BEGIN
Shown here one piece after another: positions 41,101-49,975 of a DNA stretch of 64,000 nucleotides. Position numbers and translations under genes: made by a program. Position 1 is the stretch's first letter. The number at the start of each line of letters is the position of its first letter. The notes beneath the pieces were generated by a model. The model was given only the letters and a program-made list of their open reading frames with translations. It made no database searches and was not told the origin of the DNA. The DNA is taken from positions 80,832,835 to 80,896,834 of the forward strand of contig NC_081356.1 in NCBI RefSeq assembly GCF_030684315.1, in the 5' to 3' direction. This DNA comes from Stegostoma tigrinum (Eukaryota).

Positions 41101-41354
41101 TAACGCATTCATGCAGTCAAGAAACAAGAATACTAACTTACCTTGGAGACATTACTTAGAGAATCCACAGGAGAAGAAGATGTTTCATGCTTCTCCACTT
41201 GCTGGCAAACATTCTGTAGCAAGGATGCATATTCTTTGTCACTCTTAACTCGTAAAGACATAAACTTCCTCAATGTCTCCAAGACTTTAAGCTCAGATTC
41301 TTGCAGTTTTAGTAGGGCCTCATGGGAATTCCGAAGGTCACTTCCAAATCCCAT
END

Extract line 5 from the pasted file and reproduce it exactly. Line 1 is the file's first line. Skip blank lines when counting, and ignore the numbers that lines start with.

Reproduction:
41301 TTGCAGTTTTAGTAGGGCCTCATGGGAATTCCGAAGGTCACTTCCAAATCCCAT